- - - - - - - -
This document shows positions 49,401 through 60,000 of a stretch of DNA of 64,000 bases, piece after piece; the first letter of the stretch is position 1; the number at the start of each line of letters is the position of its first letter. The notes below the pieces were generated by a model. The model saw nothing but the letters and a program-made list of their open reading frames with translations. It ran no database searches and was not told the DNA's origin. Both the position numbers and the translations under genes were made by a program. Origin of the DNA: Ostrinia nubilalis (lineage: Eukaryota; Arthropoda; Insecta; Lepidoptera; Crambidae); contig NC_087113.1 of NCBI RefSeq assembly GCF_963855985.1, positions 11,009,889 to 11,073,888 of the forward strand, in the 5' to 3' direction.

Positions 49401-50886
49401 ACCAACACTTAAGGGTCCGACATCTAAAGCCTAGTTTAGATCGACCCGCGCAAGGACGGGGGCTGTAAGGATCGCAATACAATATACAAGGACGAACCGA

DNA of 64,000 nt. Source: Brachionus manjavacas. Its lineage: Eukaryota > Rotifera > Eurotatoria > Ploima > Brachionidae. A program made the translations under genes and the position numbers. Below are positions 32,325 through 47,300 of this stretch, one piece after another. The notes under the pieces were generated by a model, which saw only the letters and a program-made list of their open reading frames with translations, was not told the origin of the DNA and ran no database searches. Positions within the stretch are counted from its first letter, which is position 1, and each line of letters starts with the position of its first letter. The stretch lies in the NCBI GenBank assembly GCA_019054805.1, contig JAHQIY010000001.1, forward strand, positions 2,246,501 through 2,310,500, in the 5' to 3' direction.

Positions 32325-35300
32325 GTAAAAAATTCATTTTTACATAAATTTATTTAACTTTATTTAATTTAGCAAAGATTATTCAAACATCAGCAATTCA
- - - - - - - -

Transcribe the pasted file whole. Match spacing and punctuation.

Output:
This document shows positions 49,401 through 60,000 of a stretch of DNA of 64,000 bases, piece after piece; the first letter of the stretch is position 1; the number at the start of each line of letters is the position of its first letter. The notes below the pieces were generated by a model. The model saw nothing but the letters and a program-made list of their open reading frames with translations. It ran no database searches and was not told the DNA's origin. Both the position numbers and the translations under genes were made by a program. Origin of the DNA: Ostrinia nubilalis (lineage: Eukaryota; Arthropoda; Insecta; Lepidoptera; Crambidae); contig NC_087113.1 of NCBI RefSeq assembly GCF_963855985.1, positions 11,009,889 to 11,073,888 of the forward strand, in the 5' to 3' direction.

Positions 49401-50886
49401 ACCAACACTTAAGGGTCCGACATCTAAAGCCTAGTTTAGATCGACCCGCGCAAGGACGGGGGCTGTAAGGATCGCAATACAATATACAAGGACGAACCGA

DNA of 64,000 nt. Source: Brachionus manjavacas. Its lineage: Eukaryota > Rotifera > Eurotatoria > Ploima > Brachionidae. A program made the translations under genes and the position numbers. Below are positions 32,325 through 47,300 of this stretch, one piece after another. The notes under the pieces were generated by a model, which saw only the letters and a program-made list of their open reading frames with translations, was not told the origin of the DNA and ran no database searches. Positions within the stretch are counted from its first letter, which is position 1, and each line of letters starts with the position of its first letter. The stretch lies in the NCBI GenBank assembly GCA_019054805.1, contig JAHQIY010000001.1, forward strand, positions 2,246,501 through 2,310,500, in the 5' to 3' direction.

Positions 32325-35300
32325 GTAAAAAATTCATTTTTACATAAATTTATTTAACTTTATTTAATTTAGCAAAGATTATTCAAACATCAGCAATTCA